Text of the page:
But that didn’t happen. I kept running.
A week after my injury erupted, I should have sat on the bench for the Women’s Half Marathon. Despite running PRs at the Jingle Bell 5k and the Say No to Drugs 10k, my injury wasn’t feeling any better. You would think that I would call it quits, but I began training for yet another race – the Gasparilla 15k. And let’s not even talk about the 5k that was nothing more than an expensive jog a few weeks ago.
Nearly 6 months later, I still haven’t stopped.
I’ve seen numerous doctors, chiropractors and massage therapist. I’ve had x-rays and an MRI. I’ve been in physical therapy for months now. Although I’m happy to report that my piriformis/sciatic/leg feels much, much better, I still feel shots of discomfort that is not normal. When I go to bed at night, my left leg aches.
My running game is not improving right now. My physical injury is not helping matters, but my attitude towards the sport is also limiting my progress.
It is break time.
Recently, my friend Ed sent me this link to an article called “You know that shit you hate.” I’ve always subscribed to the philosophy that “I just want to be happy.” That has been my goal – personally and professionally. When I’m happy, I can influence other people to be happy.
After some disappointing races (well, duh! What do I expect, I’m injured), I decided to hire a Tri coach, thinking I wasn’t giving it my all and maybe a coach could help me train better. I’ve been following his plan, 2/3 of which I enjoy. Those running days though, I loathe. I try to switch things up, head to a pretty spot to run, and hope I all of a sudden fall in love with it again. I was running on Davis Island and found myself thinking, “I hate this.” I kept going though till my garmin read 6 miles – not because I enjoyed it, but because that is what my training plan asked of me.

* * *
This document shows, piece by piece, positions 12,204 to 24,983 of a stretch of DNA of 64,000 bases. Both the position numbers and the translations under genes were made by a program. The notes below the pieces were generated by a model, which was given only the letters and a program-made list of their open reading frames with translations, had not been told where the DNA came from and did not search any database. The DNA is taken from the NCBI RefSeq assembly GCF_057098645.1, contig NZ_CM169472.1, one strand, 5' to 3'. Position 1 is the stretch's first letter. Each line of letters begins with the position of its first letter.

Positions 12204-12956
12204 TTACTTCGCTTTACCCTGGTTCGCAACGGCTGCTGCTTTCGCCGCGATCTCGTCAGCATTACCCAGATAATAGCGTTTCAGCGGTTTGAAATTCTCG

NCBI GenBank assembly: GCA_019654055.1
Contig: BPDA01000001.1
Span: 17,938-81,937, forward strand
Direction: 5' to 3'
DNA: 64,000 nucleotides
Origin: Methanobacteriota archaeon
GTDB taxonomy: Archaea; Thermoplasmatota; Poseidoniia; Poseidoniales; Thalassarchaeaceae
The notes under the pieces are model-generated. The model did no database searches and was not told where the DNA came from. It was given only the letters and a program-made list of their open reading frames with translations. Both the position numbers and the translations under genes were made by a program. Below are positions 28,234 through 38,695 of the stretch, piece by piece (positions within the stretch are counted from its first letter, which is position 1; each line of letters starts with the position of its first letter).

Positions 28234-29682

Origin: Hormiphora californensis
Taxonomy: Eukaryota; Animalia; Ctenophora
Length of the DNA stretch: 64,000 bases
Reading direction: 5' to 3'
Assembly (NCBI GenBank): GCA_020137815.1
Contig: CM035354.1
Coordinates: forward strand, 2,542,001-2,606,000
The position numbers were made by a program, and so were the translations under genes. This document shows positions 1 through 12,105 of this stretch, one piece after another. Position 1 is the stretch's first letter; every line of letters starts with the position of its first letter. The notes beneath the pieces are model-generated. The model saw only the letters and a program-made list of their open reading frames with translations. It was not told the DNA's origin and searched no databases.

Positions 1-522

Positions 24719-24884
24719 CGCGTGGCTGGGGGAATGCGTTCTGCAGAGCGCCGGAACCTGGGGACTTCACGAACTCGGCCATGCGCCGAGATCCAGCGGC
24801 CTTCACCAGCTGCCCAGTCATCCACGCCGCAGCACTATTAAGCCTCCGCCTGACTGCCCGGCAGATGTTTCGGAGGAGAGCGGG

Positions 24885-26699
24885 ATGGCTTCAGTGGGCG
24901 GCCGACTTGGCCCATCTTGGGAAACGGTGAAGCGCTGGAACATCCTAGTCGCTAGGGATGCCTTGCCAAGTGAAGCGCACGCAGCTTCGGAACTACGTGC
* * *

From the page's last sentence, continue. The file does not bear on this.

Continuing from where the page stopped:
The next night I saw my coach at swim practice. When he asked how my run went, I replied, “eh.” I’m sure he could sense how I was feeling. My coach immediately responded. “Take the next week off of running.”
It was like I was pushing him to that point, but I didn’t want to pull the plug for fear of letting him down. For fear of letting myself down.
In the article “You know the shit you hate,” this quote really sums things up
So, you know all that shit you hate doing? Stop it. Life is going to be okay, but not until you grant yourself permission to stop, because no one will grant it to you.
So, it’s break time. I’ve been in denial. It is time I be real with myself about my injury and my redefine my goals. It is time that I let myself be free of rigid training plans and competition of something that I’m not enjoying right now.
That stuff will always be there.
I’d rather be happy.